Pillars to physical literacy and inclusion: Open-mindedness, adaptability, and willingness to evolve

Many programs have implemented physical literacy (PL) but often overlook the experiences of persons with diverse abilities due to societal, cultural, and political influences. This can lead to exclusion and marginalization from physical activities. Researchers at Memorial University have addressed this challenge by developing a PL and inclusion framework through direct observation of programming and perspectives from participants of diverse abilities, parents, practitioners, and program administrators. The framework and its three pillars of environment, practice and intentionality offer one lens to support the development of current and future inclusive physical literacy programs.

This blog series will discuss the ten evidence-based best practices for the inclusion of persons with diverse abilities in programming suggested within their research findings. From holistic design to systems of support, and everything in between, find out how to foster inclusion in your programs.

Idealization: Practitioners must maintain a willingness to evolve WITH participants, including an openness to learn about others and remaining flexible/adaptable in their instructional approach.

By adapting practices and learning based on real-time feedback and real events in their programming, practitioners can ensure each participant’s unique needs are met, fostering a successful and enjoyable learning experience.

Putting into practice

Meet Coach Taylor, a dedicated volunteer who leads an adaptive swimming program for individuals experiencing various disabilities. Taylor embodies the principle of evolving with participants and maintaining flexibility in their instructional approach to ensure long-term engagement in physical activity.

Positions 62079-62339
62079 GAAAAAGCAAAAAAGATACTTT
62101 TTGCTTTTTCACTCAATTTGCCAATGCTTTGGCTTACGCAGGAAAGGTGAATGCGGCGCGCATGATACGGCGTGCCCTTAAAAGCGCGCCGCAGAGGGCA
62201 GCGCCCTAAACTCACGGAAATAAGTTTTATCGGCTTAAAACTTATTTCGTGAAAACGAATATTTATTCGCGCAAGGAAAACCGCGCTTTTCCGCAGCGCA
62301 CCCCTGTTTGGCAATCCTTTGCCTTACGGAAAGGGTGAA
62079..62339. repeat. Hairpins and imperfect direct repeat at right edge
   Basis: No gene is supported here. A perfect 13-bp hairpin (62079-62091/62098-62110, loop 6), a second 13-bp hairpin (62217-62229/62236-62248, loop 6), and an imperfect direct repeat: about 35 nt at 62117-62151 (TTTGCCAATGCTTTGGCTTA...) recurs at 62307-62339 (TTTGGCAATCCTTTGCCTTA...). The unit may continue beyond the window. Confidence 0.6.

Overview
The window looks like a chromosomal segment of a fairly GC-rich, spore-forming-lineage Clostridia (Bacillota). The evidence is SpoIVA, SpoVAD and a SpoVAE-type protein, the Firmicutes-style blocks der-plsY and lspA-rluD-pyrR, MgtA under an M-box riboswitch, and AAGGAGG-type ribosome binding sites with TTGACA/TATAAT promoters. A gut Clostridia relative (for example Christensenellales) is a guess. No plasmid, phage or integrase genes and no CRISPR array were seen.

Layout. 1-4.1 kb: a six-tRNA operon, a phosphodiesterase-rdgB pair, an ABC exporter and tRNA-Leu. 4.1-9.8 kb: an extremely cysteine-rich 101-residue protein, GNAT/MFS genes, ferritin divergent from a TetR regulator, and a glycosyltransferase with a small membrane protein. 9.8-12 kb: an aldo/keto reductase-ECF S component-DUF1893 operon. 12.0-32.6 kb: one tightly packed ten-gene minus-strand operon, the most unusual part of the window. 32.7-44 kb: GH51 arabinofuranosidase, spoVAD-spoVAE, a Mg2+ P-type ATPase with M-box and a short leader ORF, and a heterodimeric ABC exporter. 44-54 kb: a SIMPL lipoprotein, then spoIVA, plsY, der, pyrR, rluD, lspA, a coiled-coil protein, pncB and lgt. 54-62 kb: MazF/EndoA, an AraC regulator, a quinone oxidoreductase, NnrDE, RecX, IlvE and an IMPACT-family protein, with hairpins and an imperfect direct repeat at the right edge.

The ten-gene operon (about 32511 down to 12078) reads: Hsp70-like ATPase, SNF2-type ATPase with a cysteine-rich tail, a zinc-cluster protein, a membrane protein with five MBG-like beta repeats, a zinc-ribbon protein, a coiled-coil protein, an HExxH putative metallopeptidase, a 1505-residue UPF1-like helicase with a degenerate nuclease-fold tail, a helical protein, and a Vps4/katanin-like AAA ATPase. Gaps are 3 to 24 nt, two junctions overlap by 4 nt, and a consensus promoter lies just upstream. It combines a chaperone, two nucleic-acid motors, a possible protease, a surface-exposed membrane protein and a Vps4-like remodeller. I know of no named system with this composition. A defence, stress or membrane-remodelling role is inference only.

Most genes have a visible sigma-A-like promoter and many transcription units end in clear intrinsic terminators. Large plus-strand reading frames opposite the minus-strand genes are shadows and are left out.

Coach Taylor recognizes that individuals with disabilities may have evolving needs and preferences. They commit to continuous learning and research to stay updated on inclusive swimming techniques.

Taylor regularly attends workshops and seminars on adaptive swimming and engages with experts in the field. They are open to exploring new teaching methods and adapting their coaching techniques to suit their participants’ changing requirements best.

Taylor takes an individualized approach to coaching. They understand that each participant has unique strengths and challenges, requiring personalized instruction. Taylor conducts thorough assessments with each participant to understand their goals and abilities. Based on this information, they customize swim drills and techniques to cater to their needs, ensuring everyone experiences progress and success.

Taylor actively seeks feedback from their participants. They understand the importance of their input in shaping the program’s direction. Taylor holds regular feedback sessions where participants can openly discuss their experiences and suggest improvements. They take their feedback seriously and implement changes to the program based on their input.

Taylor works closely with the swimming facility staff to ensure the environment is inclusive and adaptable. This may include making modifications to access ramps or providing adaptive equipment. They maintain a positive and collaborative relationship with the facility management. When participants require specific accommodations, they communicate their needs effectively to ensure a barrier-free swimming experience.